“The Birder’s Handbook”
Whether you are an avid gardener or you simply enjoy the outdoors, then you probably have an appreciation of wild birds. What better way to wake up in the morning than to the sweet song of a bird. Who doesn’t love the feisty antics of a hummingbird, the boldness of a tiny chickadee, or the awesome power of a raptor? The world would not be the same without birds, but sadly, many of our bird species are in trouble. There is a lot we can do to help birds in own landscapes, but first we have to get to know the species around us.
With over 800 wild bird species in North America, and over 600 species breeding here, there is a lot to know. Wouldn’t it be great to have a book that covered 646 species of birds that breed in North America, with succinct and useful information? That book exists – The Birder’s Handbook: A Field Guide to the Natural History of North American Birds. Published in 1988, this book was written by Paul Erlich, David Dobkin and Darryl Wheye. It’s “an oldie but a goodie” recommended to me a few years ago by a serious birder as one of the best bird books around.
This is not an “ID” book – that is left to one of the many great bird identification/field guides and the Internet. In fact The Birder’s Handbook does not have any photos – what it does have is a treasure trove of information about the lives of 646 bird species packed into 785 pages.
The use of symbols in the book helps to keep the entries succinct but chock-full of details including: nest location, nest type, who builds the nest (male or female), how many eggs are laid, whether the eggs are marked or unmarked, the mating system (monogamy or….), which gender(s) incubate the eggs, the length of incubation, time from hatchling to fledging, foraging techniques, etc.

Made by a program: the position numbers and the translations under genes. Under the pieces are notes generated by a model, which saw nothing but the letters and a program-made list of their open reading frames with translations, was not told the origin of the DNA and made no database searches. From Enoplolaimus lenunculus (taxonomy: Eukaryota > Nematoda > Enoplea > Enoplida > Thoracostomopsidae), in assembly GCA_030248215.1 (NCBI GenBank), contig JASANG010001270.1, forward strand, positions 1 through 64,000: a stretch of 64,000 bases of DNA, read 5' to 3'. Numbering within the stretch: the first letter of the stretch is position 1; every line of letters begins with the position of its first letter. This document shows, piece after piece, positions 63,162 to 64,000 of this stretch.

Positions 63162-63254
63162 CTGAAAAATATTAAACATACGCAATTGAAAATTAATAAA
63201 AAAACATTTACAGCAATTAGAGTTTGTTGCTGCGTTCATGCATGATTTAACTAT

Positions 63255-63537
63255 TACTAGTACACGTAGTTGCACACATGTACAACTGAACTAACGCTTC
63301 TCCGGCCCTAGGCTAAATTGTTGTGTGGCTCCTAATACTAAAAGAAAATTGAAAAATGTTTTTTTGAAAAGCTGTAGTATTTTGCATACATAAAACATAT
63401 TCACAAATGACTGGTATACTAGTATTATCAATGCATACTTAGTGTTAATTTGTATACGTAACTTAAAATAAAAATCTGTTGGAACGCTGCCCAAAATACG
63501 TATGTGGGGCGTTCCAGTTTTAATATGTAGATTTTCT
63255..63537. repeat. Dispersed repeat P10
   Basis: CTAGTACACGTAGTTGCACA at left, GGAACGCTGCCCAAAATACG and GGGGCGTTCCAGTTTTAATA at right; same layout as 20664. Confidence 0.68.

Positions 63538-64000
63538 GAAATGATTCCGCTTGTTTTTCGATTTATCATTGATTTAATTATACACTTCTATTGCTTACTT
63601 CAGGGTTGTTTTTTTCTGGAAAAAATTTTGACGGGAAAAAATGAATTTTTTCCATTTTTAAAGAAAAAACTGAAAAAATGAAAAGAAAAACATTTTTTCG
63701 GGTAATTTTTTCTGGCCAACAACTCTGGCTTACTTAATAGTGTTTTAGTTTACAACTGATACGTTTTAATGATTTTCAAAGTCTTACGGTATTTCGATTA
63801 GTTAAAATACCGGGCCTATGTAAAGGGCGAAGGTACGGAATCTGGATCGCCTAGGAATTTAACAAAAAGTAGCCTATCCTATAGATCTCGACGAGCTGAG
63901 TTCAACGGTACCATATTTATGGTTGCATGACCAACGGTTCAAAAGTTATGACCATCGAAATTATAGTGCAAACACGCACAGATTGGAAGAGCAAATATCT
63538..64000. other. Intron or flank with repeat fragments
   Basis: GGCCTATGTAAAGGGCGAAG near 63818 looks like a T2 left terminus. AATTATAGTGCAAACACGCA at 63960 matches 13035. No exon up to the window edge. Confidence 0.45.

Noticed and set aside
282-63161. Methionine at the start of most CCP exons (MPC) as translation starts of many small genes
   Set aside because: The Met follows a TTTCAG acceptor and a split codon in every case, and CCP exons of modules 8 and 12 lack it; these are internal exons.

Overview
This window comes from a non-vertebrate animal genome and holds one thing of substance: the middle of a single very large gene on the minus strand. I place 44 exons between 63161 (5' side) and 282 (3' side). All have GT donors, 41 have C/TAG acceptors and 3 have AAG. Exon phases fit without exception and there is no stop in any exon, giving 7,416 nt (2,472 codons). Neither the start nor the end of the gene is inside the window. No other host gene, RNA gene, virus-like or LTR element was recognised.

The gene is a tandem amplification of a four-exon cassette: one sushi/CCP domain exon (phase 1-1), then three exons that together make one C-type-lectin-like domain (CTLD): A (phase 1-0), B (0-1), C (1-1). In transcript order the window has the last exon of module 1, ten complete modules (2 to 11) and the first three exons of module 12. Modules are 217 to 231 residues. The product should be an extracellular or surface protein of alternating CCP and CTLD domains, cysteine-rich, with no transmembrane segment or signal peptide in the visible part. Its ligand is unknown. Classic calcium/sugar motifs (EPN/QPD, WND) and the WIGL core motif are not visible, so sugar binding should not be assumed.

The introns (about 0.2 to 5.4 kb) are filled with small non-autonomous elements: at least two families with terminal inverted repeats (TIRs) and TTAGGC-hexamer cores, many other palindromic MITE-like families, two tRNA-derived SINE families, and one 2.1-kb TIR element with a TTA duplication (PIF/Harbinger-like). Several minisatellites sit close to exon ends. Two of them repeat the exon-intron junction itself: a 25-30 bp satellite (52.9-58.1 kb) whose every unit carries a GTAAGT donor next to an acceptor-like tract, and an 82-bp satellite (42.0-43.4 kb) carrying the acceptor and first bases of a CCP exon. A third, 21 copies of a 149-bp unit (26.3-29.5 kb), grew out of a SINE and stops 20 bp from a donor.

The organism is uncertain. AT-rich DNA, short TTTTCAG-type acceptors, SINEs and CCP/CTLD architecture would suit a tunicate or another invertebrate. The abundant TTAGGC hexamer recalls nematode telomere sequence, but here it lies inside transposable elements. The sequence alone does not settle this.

The text describing each species covers: breeding areas, courting displays, eggs, diet, conservation, etc. There are many essays sprinkled throughout the book including fascinating entries like: “Bird Milk” (yes, really!), “Copulation” (the saucy side of birding) “Hoarding Food,” “Superspecies,” “Our Only Native Parrot,” “Polygamy,” and “Altruism.”
If you wonder why a bird does something, how it lives, what it eats, what it hears, and so on, you will find this book irresistible. The bonus – once you have a better comprehension of the birds in your area, you will be far better equipped to provide them with the habitat and resources they need.
Pick up a new or used copy on Amazon for as little as $5 with shipping. It’s a great investment.
From Kim Eierman at EcoBeneficial!
More Great Resources
Wooded areas are not only beautiful, but they can be ecological wonderlands filled with life. Whether you have a wooded area or want to establish one, pick up a copy of the book: The Woods in Your Backyard: Learning to Create and Enhance Natural Areas Around Your Home. Improving Environmental…Read More
Can’t recall the name of that great tree you just saw at the local nursery? Sounds like you could use a handy tree guide. You are in luck! Princeton Field Guides has published a useful duo: Trees of Eastern North America and Trees of Western North America. Both books were…Read More
Sometimes good things really do come in small packages. The Tree Care Primer published by Brooklyn Botanic Garden is a little gem about a big topic. Written by Christopher Roddick with Beth Hanson, The Tree Care Primer packs most of what you need to know about tree care into a…Read More